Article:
Ambassador Schieffer Speaks before U.S.-Japan Business Council

Ambassador J. Thomas Schieffer
Imperial Hotel, Tokyo

November 13, 2006

AMBASSADOR SCHIEFFER: Thank you very much. It is a great pleasure to be here today at this august body, and I have looked forward to meeting with you for some period of time. For over 40 years, business and political leaders have come to this forum to share their ideas and thoughts on the business challenges that face our two great peoples. I welcome the chance to join their ranks today.

When I think about our economic future, two issues always come to mind - energy and the environment. How we deal with them will go a long way in determining whether we live in a future world full of hope and prosperity or a world full of doubt and danger.

In the past, we may have looked at these two issues separately. Now, I believe we have come to understand that they are two sides of the same coin. One cannot be solved without impacting the other, and one cannot be served at the expense of the other. Both must be addressed simultaneously. Often the debate over energy and the environment provides more heat than light. Because these issues are so difficult and defy such easy solutions, participants in the debate often ascribe the worst motives to their opponents.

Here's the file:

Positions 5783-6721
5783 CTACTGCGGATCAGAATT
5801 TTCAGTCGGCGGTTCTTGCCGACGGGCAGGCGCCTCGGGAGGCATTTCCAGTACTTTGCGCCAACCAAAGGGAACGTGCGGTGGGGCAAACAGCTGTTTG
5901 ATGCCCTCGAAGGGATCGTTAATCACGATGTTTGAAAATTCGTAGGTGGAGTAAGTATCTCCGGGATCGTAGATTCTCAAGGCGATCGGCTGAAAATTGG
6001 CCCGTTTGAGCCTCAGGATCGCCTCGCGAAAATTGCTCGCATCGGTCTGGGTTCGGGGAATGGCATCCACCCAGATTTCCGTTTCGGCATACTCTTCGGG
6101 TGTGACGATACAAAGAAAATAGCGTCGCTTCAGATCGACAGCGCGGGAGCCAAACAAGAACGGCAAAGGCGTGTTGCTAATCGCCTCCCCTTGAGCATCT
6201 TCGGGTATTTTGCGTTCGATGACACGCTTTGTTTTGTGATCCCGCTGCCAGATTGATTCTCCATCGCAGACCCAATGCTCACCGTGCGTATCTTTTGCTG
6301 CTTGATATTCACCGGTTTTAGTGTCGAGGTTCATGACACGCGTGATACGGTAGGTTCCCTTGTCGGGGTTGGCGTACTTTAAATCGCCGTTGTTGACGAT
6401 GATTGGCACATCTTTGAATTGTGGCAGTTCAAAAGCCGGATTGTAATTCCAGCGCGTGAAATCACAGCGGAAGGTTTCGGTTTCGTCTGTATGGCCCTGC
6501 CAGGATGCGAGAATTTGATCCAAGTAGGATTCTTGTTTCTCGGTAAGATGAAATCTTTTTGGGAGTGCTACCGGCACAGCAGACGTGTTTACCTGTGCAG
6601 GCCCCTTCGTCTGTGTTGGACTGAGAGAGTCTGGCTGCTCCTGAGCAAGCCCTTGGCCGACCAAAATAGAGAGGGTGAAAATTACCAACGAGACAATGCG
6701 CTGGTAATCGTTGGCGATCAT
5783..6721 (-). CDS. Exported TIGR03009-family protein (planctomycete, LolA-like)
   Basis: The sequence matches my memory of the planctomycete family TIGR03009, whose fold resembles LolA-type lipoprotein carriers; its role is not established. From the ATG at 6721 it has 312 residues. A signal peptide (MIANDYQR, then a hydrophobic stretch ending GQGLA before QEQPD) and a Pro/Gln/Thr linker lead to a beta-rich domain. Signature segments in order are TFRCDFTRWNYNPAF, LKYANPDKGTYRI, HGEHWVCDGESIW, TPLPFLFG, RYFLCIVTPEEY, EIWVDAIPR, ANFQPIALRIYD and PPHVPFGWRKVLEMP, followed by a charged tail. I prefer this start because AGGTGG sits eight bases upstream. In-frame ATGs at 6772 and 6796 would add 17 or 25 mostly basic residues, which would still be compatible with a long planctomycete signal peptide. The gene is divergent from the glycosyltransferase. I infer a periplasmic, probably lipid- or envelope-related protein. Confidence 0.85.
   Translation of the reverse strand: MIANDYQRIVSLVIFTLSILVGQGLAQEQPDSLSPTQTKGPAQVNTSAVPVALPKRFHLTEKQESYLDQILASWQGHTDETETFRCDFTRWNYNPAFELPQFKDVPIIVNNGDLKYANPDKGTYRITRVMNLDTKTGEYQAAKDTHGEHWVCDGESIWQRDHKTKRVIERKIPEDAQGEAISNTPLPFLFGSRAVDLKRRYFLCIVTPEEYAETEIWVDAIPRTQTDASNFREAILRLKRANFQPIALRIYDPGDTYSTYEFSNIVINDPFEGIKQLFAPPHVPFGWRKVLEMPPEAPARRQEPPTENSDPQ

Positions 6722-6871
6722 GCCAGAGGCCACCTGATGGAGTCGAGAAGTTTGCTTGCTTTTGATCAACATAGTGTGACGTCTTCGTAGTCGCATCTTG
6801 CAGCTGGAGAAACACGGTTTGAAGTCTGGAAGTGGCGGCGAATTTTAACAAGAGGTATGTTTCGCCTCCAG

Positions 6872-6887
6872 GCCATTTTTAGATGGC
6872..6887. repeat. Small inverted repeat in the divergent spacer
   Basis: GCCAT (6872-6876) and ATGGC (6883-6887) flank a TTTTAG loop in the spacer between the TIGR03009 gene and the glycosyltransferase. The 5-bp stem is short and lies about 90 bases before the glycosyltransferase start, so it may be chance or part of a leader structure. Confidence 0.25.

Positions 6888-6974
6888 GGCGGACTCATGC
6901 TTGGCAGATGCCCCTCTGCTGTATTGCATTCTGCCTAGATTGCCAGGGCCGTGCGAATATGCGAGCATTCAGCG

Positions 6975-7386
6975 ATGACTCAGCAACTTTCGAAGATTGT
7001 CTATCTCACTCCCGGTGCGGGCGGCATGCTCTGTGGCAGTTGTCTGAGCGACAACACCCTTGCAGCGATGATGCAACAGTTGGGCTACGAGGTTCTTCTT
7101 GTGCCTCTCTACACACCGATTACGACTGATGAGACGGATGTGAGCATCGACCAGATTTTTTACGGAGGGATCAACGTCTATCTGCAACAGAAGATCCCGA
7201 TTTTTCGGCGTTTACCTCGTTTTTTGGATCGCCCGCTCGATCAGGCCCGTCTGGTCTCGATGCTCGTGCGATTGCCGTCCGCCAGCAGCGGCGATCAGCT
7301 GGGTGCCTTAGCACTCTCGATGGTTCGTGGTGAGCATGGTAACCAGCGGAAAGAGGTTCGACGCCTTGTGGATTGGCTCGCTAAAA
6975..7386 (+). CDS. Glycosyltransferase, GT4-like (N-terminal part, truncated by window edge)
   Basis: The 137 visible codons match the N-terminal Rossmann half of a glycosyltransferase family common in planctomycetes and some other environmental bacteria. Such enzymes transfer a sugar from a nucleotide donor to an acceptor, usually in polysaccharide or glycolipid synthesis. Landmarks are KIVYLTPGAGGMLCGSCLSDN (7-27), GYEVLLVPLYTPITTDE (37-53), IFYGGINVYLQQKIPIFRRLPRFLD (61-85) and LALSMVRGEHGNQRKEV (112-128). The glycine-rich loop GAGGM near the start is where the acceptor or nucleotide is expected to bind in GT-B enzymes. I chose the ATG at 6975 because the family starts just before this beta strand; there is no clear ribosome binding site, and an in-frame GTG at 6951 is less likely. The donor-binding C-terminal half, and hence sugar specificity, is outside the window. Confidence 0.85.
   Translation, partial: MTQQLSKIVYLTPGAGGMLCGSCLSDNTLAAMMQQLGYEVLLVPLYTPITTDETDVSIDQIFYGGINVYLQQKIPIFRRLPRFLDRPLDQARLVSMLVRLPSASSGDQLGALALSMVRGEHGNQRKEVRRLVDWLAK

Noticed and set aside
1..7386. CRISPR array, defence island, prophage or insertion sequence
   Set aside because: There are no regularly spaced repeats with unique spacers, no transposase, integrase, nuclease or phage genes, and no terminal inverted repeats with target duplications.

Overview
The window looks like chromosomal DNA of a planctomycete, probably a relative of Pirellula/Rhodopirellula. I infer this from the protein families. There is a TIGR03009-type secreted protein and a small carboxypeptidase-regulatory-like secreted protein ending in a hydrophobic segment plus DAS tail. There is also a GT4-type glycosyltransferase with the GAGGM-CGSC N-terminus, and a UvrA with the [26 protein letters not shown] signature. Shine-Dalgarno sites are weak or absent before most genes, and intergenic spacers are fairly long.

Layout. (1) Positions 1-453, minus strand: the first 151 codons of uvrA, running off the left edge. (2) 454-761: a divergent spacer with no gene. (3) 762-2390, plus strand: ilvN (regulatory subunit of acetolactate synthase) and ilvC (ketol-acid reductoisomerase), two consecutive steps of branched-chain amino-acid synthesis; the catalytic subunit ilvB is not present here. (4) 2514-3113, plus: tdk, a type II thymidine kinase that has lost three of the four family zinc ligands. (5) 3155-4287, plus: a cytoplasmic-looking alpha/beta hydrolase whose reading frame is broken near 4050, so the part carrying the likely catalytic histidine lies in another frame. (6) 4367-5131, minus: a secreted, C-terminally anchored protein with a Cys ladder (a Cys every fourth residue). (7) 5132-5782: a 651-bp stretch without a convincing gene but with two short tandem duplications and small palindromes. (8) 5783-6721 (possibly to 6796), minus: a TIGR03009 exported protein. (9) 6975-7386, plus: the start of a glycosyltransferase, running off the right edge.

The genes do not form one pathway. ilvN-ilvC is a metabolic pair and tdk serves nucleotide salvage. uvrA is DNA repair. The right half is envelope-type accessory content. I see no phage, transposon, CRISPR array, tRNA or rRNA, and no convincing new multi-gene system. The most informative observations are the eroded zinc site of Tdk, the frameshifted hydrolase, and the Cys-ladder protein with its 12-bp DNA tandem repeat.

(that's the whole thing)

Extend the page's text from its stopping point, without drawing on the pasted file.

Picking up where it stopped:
I think we would be better served if all sides acknowledged that we all want the benefits of cheap energy and we all want a clean environment. Conspiracy theories and hot political rhetoric make it easy to blame others for where we are, but they will not get us to where we want to go.

We all face problems when it comes to both energy and the environment, but I am convinced that solutions acceptable to all can be found if men and women of goodwill approach these subjects with rational and thoughtful discussions. These problems were largely made by men and women, and they can be solved by men and women who are more interested in finding solutions than assigning blame.

The demand for energy will increase dramatically over the next 25 to 30 years. The Energy Information Agency of the U.S. Department of Energy estimates that worldwide demand for energy will increase by more than 70% by the year 2030. While the developed world will be using more energy, most of the increase will come from the developing world. Countries like India and China will increase energy consumption almost four times faster than countries like the United States and Japan.

It is a good thing for the developing world to have that kind of growth. It can be the engine that pulls prosperity into economies of every size. But it can also be the demand that pushes energy prices through the roof.